Friday roundup: Pistons disguise empty seats as other-colored empty seats, Olympics tourism is bad and likely to get worse, Suns have no clue about arena plans, and more!

Off we go! In my case, literally: I’ll be traveling all next week, so if you don’t hear much from me around here, hold tight and I’ll catch up with all the news on my return. In the meantime, keep yourself warm at night with this week’s worth of fresh items:

  • Pyeongchang’s surge in tourism for the Olympics is unlikely to be sustained in future years, according to a study that shows tourism levels quickly drop back to normal, when they even have an Olympic uptick in the first place. (Overseas visitors to London were actually down in the summer of 2012.) Given that you can still walk up and buy tickets to most of this year’s Olympic events, I wouldn’t count on it being an exception to the rule. Hope the locals enjoy all those new hotels!
  • Phoenix Rising F.C. is designing a new MLS-ready stadium on the site of its current temporary stadium on the Salt River Pima reservation, and claims it will pay the whole $250 million cost. That would sure be nice, but then that’s what we were told in Sacramento, too.
  • The Koch brothers’ Americans for Prosperity is sponsoring bills in state legislatures that establishing bans on spending public money on pro sports stadiums, which would kick in as soon as 25 states agreed to join the compact. Better they spend on that than on trying to buy Congress, certainly, but as sports economist John Vrooman noted to the Arizona Republic, this wouldn’t stop the other 25 states from continuing to spend to try to lure teams, at which point the whole system would break down. Vrooman said really any legislation needs to happen on the federal level, and “unfortunately for local taxpayers held hostage, that ain’t gonna happen anytime soon.” You gotta believe, John!
  • The projected cost to restore Miami Marine Stadium — remember Miami Marine Stadium? — has risen from $45 million to $59.6 million, and Miami has only $50.4 million set aside to pay for it, and yeah, that’s not good.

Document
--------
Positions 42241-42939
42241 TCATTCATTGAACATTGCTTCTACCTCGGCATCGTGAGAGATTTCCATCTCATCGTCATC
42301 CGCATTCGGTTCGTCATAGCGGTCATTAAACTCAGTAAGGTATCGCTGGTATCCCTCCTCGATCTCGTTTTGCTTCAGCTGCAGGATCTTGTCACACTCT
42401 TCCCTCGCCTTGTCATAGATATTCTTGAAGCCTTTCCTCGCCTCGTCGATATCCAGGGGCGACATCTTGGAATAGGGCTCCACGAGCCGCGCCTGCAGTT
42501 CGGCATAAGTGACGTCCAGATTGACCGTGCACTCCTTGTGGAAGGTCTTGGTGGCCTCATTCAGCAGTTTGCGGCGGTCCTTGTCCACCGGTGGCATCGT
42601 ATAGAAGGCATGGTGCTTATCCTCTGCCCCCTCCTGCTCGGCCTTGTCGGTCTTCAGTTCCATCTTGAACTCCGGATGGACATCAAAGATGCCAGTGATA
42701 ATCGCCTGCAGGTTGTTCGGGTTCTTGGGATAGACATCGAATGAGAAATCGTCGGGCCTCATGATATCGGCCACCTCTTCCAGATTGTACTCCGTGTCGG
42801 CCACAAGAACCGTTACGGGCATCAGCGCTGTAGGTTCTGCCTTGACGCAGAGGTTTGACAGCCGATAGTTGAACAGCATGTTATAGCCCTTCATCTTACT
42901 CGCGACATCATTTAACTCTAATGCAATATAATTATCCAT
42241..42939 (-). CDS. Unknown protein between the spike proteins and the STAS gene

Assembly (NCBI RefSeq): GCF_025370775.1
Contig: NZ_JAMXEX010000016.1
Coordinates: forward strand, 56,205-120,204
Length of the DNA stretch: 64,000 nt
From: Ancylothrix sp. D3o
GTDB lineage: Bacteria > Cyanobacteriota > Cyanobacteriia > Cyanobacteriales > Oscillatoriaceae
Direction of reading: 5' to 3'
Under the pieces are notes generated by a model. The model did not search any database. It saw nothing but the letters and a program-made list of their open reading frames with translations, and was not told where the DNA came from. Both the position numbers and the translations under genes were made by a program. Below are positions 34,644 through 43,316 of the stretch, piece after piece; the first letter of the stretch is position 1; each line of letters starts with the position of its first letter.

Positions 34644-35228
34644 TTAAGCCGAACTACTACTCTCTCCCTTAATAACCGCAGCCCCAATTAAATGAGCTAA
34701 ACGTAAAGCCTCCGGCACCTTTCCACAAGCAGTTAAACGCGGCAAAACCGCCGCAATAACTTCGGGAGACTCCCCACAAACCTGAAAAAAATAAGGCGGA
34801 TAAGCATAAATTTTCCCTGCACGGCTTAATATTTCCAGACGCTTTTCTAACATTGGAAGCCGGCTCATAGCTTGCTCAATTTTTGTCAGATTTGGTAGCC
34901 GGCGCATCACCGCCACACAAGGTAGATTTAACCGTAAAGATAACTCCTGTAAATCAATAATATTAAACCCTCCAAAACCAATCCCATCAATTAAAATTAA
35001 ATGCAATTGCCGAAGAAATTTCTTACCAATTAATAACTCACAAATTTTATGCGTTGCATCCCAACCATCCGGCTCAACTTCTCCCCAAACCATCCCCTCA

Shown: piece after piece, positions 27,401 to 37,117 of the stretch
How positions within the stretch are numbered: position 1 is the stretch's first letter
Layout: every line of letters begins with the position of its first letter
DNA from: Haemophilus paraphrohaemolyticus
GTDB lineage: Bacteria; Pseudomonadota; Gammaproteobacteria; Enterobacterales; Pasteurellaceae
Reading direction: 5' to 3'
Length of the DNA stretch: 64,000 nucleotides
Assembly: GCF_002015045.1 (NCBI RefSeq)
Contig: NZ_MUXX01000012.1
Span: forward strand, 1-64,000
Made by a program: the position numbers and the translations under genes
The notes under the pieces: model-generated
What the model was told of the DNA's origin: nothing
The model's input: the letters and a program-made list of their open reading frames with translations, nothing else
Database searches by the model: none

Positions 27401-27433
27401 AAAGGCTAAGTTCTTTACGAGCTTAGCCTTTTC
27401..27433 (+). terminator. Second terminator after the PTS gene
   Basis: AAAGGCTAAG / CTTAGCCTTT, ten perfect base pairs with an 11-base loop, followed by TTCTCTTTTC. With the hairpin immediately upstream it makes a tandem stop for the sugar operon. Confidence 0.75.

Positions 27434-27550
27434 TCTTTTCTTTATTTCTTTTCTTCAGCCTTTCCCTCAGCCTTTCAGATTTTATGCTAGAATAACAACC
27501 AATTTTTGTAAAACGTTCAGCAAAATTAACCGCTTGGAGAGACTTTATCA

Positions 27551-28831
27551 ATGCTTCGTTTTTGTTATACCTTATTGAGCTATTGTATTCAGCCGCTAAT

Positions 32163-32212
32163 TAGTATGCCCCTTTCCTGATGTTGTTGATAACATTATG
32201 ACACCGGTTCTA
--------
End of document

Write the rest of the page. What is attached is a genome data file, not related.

• If you were wanting a long, fawning profile of the Golden State Warriors COO in charge of building their new arena, the Associated Press is here to serve. I’m more interested in the accompanying photo of a giant model of the arena, which makes the upper deck seats look kinda crappy thanks to an intervening clot of suites and club seats, but other images that show the end seats make it look not so bad, so I’ll withhold judgment until somebody (maybe even me!) sees the new place with their own eyes.
  • Hey, Phoenix Suns president Jason Rowley, how are your arena plans going? “‘What’s the best solution?’ It hasn’t been figured out yet.” Are you thinking of going in on an arena with the Arizona Coyotes? “There really hasn’t been a whole lot of conversation between us and the Coyotes.” Any hints at all about what your plans might be? “There are so many pieces to an arena conversation that it’s very difficult to identify one thing that would either be a go-forward situation or one thing that would impact where you’re ultimately going to end up.” The Suns have an opt-out in their current arena lease in 2022, so expect more heated rhetoric once we get closer to that date.
  • The Detroit Pistons are putting black seat covers over the red seats at their new arena during their home games, to make it less obvious how many empty seats there are. The covers are removed for Red Wings games, because the Red Wings’ team color is red, so I guess for them it’s not embarrassing, it’s promotion of their brand? The Pistons are also letting fans move down from the upper deck to the lower at no cost to make the empty seats look less bad on television. Hope Detroit is enjoying all that economic development!